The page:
By Tucker Hughes
The Los Angeles office market consists of over 400 million square feet of space. It is so large that macro numbers describing the entire market cannot possibly tell the full story. For example, the countywide rental rate for office space increased from $2.85 per square foot to $2.92 per square foot during the first quarter, yet rents in Century City and Silicon Beach remain in the mid $4.00s per square foot and the South Bay is even cheaper with the average rents in Long Beach in the low $2.00s. Then consider a market like Downtown Los Angeles, a market large enough that it accounts for approximately 10% of the total office square footage in all of Los Angeles. It currently has a vacancy rate of 12.7%, which is up from 12.2% over this last quarter. The average rental rate increased over the same period from $3.03 to $3.09 per square foot, yet rents in the Arts District, an emerging submarket for creative users on the east side of town, are reaching into the $5.00s per square foot. Building to building, one side of the street to another, we see massive variations in pricing and quality.
The industrial market consists of over 900 million square feet of space. It’s also so large that the “average” is almost never indicative of specific areas. The only exception to this is related to market vacancy. Since there is such a small amount of space available, the vacancy rate across nearly every geography is historically low, resulting in little variation. For some perspective, the vacancy rate is currently 2.2%. Given that many large users cannot find facilities that meet their needs, we can expect this number to stay constant or even go up further, as companies are forced to move to the Inland Empire or consolidate their operations.
We do see a lot of variation on the rental rate side of industrial real estate though. The average triple net rate increased from $0.86 per square foot to $0.89 per square foot during the first quarter. Not surprisingly, landlords are often quick to throw out these averages to tenants when negotiating renewals or presenting their buildings to new tenants. There are two factors that landlords exploit from an analysis standpoint in the industrial real estate market. First, industrial also includes “flex” space, which is a combination office and warehousing space. This type of building could accommodate a corporate headquarters as well as a manufacturing or distribution component in a single building. Since they are more office intensive than a simple warehouse, they are more expensive. If we strip this building type out of the average we see a number that currently hovers around $0.80 per square foot, about 10% less than the current average including this product type. The second factor is of course geography, with western markets and markets with easy access to the Port of Long Beach being much higher than those progressively east.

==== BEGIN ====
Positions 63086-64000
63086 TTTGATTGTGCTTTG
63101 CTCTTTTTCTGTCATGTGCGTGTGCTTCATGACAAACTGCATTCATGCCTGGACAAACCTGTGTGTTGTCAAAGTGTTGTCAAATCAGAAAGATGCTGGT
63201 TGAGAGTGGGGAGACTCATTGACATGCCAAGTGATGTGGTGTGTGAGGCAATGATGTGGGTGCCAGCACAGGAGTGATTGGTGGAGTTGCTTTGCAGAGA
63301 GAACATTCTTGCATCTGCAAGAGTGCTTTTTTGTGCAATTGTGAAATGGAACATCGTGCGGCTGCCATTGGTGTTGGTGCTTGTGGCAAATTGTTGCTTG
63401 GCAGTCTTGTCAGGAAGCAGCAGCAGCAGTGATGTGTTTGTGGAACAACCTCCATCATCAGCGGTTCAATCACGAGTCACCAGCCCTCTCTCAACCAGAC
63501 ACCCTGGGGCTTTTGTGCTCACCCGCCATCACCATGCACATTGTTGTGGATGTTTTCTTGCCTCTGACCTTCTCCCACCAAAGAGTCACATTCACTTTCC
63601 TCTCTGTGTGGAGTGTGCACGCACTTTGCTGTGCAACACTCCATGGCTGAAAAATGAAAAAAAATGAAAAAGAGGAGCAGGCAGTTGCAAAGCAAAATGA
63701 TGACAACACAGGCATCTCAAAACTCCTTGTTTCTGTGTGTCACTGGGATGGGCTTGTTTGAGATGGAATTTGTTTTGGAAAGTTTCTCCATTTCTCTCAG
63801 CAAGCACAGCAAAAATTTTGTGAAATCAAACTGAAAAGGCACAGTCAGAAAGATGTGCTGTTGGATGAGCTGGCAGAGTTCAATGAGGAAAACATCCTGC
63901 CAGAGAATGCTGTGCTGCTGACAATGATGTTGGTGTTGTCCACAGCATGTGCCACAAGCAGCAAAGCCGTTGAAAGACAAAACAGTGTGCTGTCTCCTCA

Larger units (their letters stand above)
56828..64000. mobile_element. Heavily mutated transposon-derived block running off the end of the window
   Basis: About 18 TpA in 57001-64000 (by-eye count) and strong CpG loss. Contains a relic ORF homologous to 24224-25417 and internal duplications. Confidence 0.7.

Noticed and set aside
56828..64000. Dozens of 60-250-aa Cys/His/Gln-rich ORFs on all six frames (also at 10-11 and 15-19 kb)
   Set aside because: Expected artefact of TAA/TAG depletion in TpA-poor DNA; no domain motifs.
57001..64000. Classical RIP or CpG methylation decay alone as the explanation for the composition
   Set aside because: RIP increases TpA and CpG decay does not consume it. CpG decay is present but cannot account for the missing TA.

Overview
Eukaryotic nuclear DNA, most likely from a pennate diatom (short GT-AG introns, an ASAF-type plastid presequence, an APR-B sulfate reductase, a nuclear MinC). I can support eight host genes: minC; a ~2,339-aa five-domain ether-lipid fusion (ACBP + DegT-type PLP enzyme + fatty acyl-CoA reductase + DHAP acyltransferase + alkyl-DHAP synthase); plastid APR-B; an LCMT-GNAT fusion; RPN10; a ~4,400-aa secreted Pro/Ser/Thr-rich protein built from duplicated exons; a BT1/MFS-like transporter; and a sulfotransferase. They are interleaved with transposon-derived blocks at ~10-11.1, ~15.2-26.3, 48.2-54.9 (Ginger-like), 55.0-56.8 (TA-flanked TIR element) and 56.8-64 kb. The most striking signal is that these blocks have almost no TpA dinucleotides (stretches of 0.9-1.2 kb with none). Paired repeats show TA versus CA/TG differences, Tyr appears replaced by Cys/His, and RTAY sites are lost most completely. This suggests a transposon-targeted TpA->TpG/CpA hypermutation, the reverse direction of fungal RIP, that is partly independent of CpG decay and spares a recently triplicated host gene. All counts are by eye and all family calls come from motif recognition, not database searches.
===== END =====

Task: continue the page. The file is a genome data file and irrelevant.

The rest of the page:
The take away for tenants and buyers of all types of real estate is to know the micro-conditions at play in not only the geographies you are considering, but also the quality and type of real estate, as there are enormous variations across the industry.
Landlords taking advantage of the strong market conditions continue to deliver new product to the market and increase rents across the board. There currently is five million square feet worth of office buildings under construction, and one can’t help but wonder if the race to deliver new space for tenants will result in the market overbuilding the amount of reasonably necessary space. It is very possible that this will occur, as it normally does, so it’s simply a matter of what will cause the recognition of the pull back. Industrial is very unlikely to have the same problem given the extremely limited opportunities to build.
Tucker Hughes is managing director at Hughes Marino, an award-winning commercial real estate firm with offices across the nation. As head of Hughes Marino’s Orange County and Los Angeles offices, Tucker specializes in tenant representation and building purchases throughout Southern California and beyond. Tucker makes frequent media appearances to speak on the future of commercial real estate, and is also a regular columnist for Entrepreneur.com. Contact Tucker at 1-844-662-6635 or email@example.com.